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Potential Fields Navigation with ARToolkit and NXT

Authors: Dylan Wallace Email:, Alvaro Pintado
Keywords:​ Potential Fields, PFNav, ARToolkit, Computer Vision, Navigation, NXT, Cpp, C, Path Planning
Date: Last modified on 09/13/16


Potential Fields is a concept that comes from the fundamentals of electricity and magnetism. A charge with high potential (positive) will repel the electric field away from it, while a charge with low potential (negative) will attract the electric field. With many of these attractive or repulsive points present in the electric field, a field of vectors is created representing all of the forces at each point in the field. This vector field can be navigated by following each vector at each present location, leading towards the point of lowest potential in the field (global minimum).

This can be applied to robotics by creating a field where obstacles are repulsive points, and the target is an attractive point. If the robot is instructed to follow the velocities (vectors) of this field, it will be led to the target, while also navigating around the obstacles.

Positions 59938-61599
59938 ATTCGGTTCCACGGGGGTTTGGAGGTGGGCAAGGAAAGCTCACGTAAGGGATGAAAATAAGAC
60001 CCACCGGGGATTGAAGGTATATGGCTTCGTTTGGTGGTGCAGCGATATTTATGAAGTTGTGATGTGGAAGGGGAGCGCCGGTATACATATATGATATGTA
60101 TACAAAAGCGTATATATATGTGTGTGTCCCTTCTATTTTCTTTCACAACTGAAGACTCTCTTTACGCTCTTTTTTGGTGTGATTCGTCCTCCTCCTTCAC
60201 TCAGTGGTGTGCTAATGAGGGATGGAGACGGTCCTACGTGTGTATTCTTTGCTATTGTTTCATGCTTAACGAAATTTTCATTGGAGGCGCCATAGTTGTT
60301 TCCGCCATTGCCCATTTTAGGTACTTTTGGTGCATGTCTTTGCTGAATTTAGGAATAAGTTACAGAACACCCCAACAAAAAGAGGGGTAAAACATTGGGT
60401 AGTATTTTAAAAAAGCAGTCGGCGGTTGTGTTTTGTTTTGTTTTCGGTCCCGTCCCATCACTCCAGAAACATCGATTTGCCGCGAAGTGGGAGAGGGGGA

In order to recognize the obstacles, ARToolkit is used because of its strengths in enclosed environments. This allows for the robot to update its information about the obstacles and target in real-time, giving the robot the ability to avoid mobile obstacles and targets. The NXT was used for this project due to its ease of use, and its Bluetooth communication capabilities. The velocities for each wheel (calculated based on the velocities from the vector field) are sent over a Bluetooth connection from the host PC to the NXT, allowing for real-time communication and navigation with the NXT.

For information on how Potential Fields work, please see these lecture notes

If you just want to try out the program yourself, here is an executable that you can place into the bin directory of ARToolkit.

If you want to view the source code directly, here is the C++ file for the program.

Motivation and Audience

This tutorial's motivation is to use the ARToolkit and NXT to navigate a robot through an “obstacle course”. This tutorial assumes the reader has the following background and interests:

* This tutorial combines all of the previous tutorials in the Potential Fields series. Please complete those tutorials before this one, in order to have a full understanding of this tutorial.

The rest of this tutorial is presented as follows:

  • Integrating Potential Fields